@Natural Sarcasm , I honestly don’t believe in exorbitant compensation for a lot of the shît people sue for. I looked into it a bit, and it turns out they were a teacher, and had filed a complaint with the school about other staff refusing to recognize and address them correctly, and the school denied it being an issue, and also instructed them on not discussing their status with students, even when asked (a different issue entirely, in my opinion, but should be a blanket policy implementation). So the teacher decided to sue the school, since they refused to act.
@Berntley, fair enough. Personally I think if the biggest issue you face in life is that people misidentify your pronoun or gender, then you have a pretty blessed life. I think the school was right overall simply because they have bigger issues to deal (or not deal with) such as bullying (for students) and raising academic standards for both teachers and students. But that’s just me
@Natural Sarcasm , I don’t like to put it this way, but it’s possible that you’re speaking from a place of privilege, to say there are bigger issues to deal with, especially if you think it’s entirely separate from bullying. And I don’t mean to be condescending when I say that, just that maybe you haven’t experienced the kind of perspective that would help to understand this viewpoint. Turn it into an issue of race, and I bet you’d find it to be a much more reasonable conversation. And while it’s a different history, the marginalization has been much the same. People have been similarly murdered and ostracized over their sexual orientation and gender identity. Hell, I was flat out suicidal in sixth grade because I was so harshly bullied and tormented just because my mom was a lesbian. And maybe this isn’t about a student, but normalization can occur at any level, and this could have been a great example for the school to set that could have helped mitigate bullying amongst the students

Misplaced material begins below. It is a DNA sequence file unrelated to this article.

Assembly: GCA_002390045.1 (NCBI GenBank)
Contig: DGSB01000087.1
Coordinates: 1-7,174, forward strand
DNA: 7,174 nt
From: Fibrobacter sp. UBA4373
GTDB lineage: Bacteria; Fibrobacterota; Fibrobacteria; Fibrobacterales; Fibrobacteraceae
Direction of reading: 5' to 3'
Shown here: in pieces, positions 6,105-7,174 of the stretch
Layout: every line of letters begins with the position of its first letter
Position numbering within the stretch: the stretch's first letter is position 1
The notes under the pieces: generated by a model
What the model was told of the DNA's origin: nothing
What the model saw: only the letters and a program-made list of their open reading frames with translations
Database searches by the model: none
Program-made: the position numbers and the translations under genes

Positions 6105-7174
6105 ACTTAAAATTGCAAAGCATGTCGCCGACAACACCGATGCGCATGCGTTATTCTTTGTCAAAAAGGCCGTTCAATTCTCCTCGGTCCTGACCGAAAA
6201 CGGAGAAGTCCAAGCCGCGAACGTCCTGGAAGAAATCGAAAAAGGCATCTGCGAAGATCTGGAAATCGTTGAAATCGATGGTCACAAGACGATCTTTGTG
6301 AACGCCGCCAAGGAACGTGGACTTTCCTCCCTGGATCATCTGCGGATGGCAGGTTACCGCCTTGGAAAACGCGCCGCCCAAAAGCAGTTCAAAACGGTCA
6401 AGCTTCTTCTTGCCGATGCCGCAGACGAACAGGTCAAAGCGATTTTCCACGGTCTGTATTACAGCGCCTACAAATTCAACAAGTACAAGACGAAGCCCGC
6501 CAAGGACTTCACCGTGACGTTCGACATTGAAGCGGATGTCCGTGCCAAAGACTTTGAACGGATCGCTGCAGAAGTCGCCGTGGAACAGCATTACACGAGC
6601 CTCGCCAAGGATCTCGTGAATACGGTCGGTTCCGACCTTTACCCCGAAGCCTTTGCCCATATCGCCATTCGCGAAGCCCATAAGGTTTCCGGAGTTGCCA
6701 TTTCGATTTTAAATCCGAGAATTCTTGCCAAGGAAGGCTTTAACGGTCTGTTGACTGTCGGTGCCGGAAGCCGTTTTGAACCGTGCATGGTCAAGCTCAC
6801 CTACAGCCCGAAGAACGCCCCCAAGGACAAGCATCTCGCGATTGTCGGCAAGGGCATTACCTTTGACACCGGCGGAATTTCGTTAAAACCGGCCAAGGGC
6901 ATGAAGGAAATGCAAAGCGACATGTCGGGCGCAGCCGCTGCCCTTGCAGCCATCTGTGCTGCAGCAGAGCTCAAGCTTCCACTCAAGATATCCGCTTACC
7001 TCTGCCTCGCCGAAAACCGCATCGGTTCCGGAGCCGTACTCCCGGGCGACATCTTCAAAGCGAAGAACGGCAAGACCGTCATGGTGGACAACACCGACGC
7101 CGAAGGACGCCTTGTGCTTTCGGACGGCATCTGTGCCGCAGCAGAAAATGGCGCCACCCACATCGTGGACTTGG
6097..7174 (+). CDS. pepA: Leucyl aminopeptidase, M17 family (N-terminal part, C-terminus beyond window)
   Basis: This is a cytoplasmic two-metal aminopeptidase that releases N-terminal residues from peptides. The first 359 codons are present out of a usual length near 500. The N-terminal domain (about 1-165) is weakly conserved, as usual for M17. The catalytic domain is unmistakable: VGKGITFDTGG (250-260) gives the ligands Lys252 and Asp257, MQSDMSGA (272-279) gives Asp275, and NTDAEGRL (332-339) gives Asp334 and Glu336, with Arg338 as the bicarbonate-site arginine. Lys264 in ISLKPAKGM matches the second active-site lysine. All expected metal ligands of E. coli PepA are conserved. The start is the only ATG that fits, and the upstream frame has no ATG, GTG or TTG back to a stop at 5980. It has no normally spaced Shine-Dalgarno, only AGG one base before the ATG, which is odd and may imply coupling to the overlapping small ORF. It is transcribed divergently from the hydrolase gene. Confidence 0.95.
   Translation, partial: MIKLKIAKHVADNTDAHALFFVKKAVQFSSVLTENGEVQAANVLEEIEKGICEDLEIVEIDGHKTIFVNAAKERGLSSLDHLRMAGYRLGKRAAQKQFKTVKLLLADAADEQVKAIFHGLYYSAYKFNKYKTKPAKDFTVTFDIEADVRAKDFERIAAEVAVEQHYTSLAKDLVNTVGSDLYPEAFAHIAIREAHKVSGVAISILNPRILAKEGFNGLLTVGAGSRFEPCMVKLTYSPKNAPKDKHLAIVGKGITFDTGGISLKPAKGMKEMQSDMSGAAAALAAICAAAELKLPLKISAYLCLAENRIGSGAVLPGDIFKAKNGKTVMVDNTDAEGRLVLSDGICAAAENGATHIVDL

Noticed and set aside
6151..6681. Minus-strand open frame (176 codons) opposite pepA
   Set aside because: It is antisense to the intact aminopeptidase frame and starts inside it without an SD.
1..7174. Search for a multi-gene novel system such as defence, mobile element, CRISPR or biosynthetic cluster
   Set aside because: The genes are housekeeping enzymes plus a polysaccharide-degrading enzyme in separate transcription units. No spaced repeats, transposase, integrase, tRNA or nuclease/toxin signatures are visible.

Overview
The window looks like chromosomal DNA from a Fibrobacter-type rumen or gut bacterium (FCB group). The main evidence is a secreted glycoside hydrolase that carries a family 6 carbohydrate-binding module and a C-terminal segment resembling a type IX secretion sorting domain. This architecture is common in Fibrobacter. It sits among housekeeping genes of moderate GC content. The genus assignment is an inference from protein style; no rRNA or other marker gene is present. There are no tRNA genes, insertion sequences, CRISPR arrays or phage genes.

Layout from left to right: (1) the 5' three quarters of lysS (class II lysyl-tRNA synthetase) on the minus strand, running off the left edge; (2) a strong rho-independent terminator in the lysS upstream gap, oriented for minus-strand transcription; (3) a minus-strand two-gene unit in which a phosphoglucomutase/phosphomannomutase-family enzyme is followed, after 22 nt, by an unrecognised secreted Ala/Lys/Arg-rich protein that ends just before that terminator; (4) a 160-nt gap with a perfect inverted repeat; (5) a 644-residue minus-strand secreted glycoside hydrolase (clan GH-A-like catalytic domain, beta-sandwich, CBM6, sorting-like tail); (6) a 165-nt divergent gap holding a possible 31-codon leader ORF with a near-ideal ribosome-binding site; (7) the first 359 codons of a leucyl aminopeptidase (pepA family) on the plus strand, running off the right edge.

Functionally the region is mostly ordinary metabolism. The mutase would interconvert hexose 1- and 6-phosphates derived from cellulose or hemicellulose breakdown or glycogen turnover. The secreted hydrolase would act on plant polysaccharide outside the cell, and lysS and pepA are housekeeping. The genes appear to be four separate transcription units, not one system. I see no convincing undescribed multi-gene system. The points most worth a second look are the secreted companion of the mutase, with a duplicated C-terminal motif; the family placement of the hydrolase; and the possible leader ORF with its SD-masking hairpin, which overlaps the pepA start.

@Berntley, while I do appreciate (with absolute sincerity) you’re willingness to debate ( cause let’s be real these usually turn into one ups and bs lol) maybe it’s a place of privilege or just as likely maybe I’m just being pragmatic and I pride myself on looking at the bigger picture. I too have had to deal with suicide as that’s how my father decided to end his life, I grew up fatherless and angry at the world so I understand these thoughts. However I’m not bolstered by my unfortunate circumstances, they don’t dictate who I am. I was also a victim of bullying, however I stood my ground and came out on top. But once again these only describe me. But I do not agree that teachers with thin skin can file a lawsuit (which on a separate note education is government funded therefore they took 60k of tax payer money) over hurt feelings